It Depends on What the Meaning of the Word ‘Responsible’ Is

Photo By: Bob JagendorfIf that title reminds you of a Bill Clintonism, that’s no accident.

New Jersey Governor Chris Christie today joined Mr. Clinton as a recipient of the PTSA (Politicians’ Tortured Syntax Award). But in Christie’s case, we’re not being educated about existential issues – rather, it’s about what we mean when we say we’re responsible.

Christie declared himself “responsible” for some bad things that happened under his watch –  all the while making very clear that he himself never did and never would condone such things, never knew or approved of them, etc.

In fact, he was shocked–shocked! – to find that such things had been going on.

When Christie says “I’m responsible,” he is relying on our being confused about what that  word means (and like all good deceivers, he probably suffers from the same confusion himself).

What he is trying to sound like is more like what we mean by “accountability.”

Meaning: the buck stops here, at the end of the day they all report to me, it happened on my watch.  All these are ways of saying the Guy in Charge must suffer the occasional betrayal from his underlings, but he himself is noble, and grievously wounded by these terrible doings from the disloyal dogs in whom he had misplaced his trust.

Other examples? We heard the same thing from Rupert Murdoch. Ronald Reagan was famed for saying ‘mistakes were made.’ Jamie Dimon recently lamented the London Whale who cost JPMorgan so many billions.  And we’re often suckers for that line, because we confuse the meaning with something else.

The Real Meaning of Responsibility

The other meaning of responsibility is not “accountability,” but direct, causal linkage. For example:

 

Q.  Who was responsible for hiring these lying and conniving aides?
A. Chris Christie

Q. Who was responsible for delegating considerable authority to these lying and conniving aides?
A. Chris Christie

Q. Who was responsible for believing and backing these lying and conniving aides when they were questioned?
A. Chris Christie

Q. Who was responsible for creating a culture which tolerated or encouraged such venal behavior?
A. Chris Christie

This is the meaning of the word “responsibility” that CEOs and politicians need to be held to. Not whether they were personally culpable, but whether they created the reality in which these things happened. Notwithstanding the smoke they want to throw in our eyes about personal guilt.

Peter O’Toole died recently. One of his memorable roles was as Henry II in the film Becket. When held to high standards by the troublesome Archbishop Thomas a Becket, Henry cried out to a group of his knights, “Will no one rid me of this troublesome monk?” The men got the hint. Becket was killed – and Henry had what diplomats delicately refer to as “plausible deniability.”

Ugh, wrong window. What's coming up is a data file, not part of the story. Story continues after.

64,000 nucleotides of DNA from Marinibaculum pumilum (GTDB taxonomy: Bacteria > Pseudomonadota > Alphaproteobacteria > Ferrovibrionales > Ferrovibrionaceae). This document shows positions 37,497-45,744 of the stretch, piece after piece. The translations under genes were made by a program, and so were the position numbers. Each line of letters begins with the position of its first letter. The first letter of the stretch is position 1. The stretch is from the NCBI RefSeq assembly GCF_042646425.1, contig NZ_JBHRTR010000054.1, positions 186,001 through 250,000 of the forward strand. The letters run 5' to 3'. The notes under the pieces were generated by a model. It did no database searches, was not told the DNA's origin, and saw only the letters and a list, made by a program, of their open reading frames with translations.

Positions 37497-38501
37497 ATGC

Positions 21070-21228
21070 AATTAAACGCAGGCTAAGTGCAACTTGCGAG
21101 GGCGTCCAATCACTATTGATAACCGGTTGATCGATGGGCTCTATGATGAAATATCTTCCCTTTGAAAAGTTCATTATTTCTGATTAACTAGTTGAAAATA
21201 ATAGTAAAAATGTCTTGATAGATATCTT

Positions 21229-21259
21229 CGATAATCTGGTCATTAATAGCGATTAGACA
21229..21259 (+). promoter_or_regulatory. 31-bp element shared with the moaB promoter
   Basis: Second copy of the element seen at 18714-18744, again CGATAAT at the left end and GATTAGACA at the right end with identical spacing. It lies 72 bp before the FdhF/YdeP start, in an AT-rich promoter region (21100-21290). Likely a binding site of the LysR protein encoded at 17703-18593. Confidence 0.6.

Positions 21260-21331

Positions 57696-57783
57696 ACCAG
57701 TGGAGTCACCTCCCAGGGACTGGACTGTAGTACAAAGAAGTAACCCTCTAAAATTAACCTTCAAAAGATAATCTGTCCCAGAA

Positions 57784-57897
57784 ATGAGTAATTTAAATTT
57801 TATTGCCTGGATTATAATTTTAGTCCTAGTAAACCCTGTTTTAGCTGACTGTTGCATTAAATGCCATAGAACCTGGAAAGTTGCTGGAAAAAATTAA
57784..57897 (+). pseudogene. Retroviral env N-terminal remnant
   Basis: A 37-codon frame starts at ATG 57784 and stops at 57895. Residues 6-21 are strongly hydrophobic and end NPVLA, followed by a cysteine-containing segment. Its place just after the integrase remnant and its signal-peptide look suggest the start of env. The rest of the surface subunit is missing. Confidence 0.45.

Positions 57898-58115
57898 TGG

Christie is trying to claim plausible deniability on the grounds that he didn’t do the deed.  He shouldn’t be allowed to get away with it, anymore than Richard Nixon was.

Nixon famously said,  “I am not a crook.”  That was not the point for Nixon, not the point for Henry, not the point for Murdoch, or Dimon, and not the point for Christie. The point is – who designed the organization in which these things “happened” to happen.

That is “responsibility.” It’s a rare commodity these days.

3 replies
  1. ouchosparks
    ouchosparks says:

    Let’s note the Classist uses of the term. The unprivileged….the poor, kids, workers…must be held responsible for their lack of success, poverty, poor health, homelessness. Our privileged classes, no. Cf. the obligation to obey the law. Again, a poor woman’s obligation. (By “poor” is meant a person unable to pay for Sullivan & Cromwell’s services).

    So, we have finally found a generosity of spirit in our elites: their willingness to forgive themselves, overlook the bad act of the day, and look forward, not back. After all, only they can “afford” their irresponsibility, as we all pay for it.

    Reply
  2. Imac007
    Imac007 says:

    I read once about the three criteria for responsibility. It stuck with me.
    1) ownership – that it is truly your and only your issue.
    2) resources – the “ability” to respond.
    3) that you are in a position to do something about the issue.

    1) presupposes an issue
    2) and 3) presuppose a need to respond

    All three criteria exist before action.

    Blame is not responsibility. It is armchair quarterback, hindsight thinking.

    Failure to execute falls into that category. This is after the fact, throw the first stone, thinking.

    That author set the three criteria as the yardstick to be used to measure “real” responsibility. Everything else is judgement.

    Reply

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